As a child, I never quite fit in. Reading opened up the world for me and books became my most treasured sanctuary. Writing was a natural progression and became a passion. I dabbled in short stories and poems. Then, during my high school years, I signed up for the odd writing contest.
In 1988, I won first price in a state-wide competition. I conducted a survey in my town and wrote a hundred-page study on how our school system could be re-vamped. As a result, I was invited to the parliament of Baden-Wuerttemberg along with about two dozen other teenagers and was asked to share my findings and give a speech to my fellow students. Stepping up like this in front of people was a pivotal moment in my young life, even though most of my adolescent contemporaries would rather have been someplace else judging by their slightly bored facial expressions. I wasn’t fazed and wasn’t by far as nervous as I had expected to be. Towards the end of my speech, part of my audience even looked a bit more awake.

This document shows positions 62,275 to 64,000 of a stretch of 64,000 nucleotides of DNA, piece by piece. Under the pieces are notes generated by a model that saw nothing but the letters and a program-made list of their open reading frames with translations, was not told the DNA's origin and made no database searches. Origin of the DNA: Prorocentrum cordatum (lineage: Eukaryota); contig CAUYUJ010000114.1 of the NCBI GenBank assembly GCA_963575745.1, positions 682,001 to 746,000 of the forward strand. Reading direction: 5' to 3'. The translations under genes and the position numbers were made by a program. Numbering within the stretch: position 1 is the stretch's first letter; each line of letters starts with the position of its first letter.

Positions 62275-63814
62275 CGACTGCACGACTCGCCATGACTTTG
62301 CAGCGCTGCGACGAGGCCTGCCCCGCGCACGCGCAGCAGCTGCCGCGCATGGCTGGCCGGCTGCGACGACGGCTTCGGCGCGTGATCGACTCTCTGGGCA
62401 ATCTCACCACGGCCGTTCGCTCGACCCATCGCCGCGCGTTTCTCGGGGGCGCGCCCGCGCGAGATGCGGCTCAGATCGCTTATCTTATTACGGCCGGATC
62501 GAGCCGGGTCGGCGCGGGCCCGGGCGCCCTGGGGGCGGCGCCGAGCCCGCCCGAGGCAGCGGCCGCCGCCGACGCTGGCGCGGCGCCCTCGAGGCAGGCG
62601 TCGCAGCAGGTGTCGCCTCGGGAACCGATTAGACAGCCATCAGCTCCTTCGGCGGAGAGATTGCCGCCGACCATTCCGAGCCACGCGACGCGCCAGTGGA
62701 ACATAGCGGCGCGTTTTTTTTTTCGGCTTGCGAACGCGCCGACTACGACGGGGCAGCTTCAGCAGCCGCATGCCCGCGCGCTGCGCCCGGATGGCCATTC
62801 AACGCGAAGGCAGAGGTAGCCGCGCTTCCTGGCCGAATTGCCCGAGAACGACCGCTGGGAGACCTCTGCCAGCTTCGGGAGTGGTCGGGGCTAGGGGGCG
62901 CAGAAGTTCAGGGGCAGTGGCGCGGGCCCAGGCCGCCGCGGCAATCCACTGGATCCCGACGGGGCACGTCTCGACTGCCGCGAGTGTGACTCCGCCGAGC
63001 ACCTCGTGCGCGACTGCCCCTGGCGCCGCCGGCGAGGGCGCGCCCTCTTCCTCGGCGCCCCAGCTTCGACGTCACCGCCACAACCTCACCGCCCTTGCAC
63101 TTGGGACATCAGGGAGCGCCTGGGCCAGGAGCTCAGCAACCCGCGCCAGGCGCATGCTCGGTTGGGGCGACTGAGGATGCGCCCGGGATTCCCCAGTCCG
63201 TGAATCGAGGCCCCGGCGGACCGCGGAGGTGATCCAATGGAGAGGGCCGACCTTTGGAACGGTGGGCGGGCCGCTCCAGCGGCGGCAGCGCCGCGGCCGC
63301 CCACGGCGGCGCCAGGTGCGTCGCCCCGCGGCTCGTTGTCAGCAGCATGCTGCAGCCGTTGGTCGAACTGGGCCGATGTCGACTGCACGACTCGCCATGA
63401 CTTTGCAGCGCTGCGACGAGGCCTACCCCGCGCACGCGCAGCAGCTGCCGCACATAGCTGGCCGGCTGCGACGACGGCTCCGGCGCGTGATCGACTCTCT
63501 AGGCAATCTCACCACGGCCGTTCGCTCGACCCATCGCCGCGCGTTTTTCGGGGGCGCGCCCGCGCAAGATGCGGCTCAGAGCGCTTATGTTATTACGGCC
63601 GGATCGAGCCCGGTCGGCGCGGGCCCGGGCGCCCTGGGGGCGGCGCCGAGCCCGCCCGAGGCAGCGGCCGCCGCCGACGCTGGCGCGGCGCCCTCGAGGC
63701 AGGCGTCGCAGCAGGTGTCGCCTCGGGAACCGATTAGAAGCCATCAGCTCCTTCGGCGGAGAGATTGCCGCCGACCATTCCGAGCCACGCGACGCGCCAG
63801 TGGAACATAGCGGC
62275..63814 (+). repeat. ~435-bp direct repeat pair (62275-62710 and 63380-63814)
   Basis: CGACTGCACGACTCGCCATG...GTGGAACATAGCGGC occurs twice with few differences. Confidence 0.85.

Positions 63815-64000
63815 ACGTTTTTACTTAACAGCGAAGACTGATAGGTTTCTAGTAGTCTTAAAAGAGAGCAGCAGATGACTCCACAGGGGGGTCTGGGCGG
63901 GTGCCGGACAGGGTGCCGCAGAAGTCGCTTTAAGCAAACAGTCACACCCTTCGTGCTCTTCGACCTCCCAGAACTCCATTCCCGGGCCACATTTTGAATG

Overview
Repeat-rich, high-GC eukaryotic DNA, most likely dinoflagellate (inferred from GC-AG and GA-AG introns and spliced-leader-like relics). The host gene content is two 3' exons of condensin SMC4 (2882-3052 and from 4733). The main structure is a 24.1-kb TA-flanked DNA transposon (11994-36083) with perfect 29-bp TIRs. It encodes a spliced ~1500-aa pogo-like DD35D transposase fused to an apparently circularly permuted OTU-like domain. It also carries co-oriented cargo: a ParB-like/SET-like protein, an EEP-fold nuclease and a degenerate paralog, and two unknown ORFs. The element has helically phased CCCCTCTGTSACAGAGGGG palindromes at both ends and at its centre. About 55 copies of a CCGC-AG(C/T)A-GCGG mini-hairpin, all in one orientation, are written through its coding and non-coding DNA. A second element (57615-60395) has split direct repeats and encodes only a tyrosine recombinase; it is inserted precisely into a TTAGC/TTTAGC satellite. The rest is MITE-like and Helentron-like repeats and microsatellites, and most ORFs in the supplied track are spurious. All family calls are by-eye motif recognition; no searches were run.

Now, 27 years later, I find myself smiling at this memory and at my unshakeable optimism and curiosity that have stayed with me my entire life.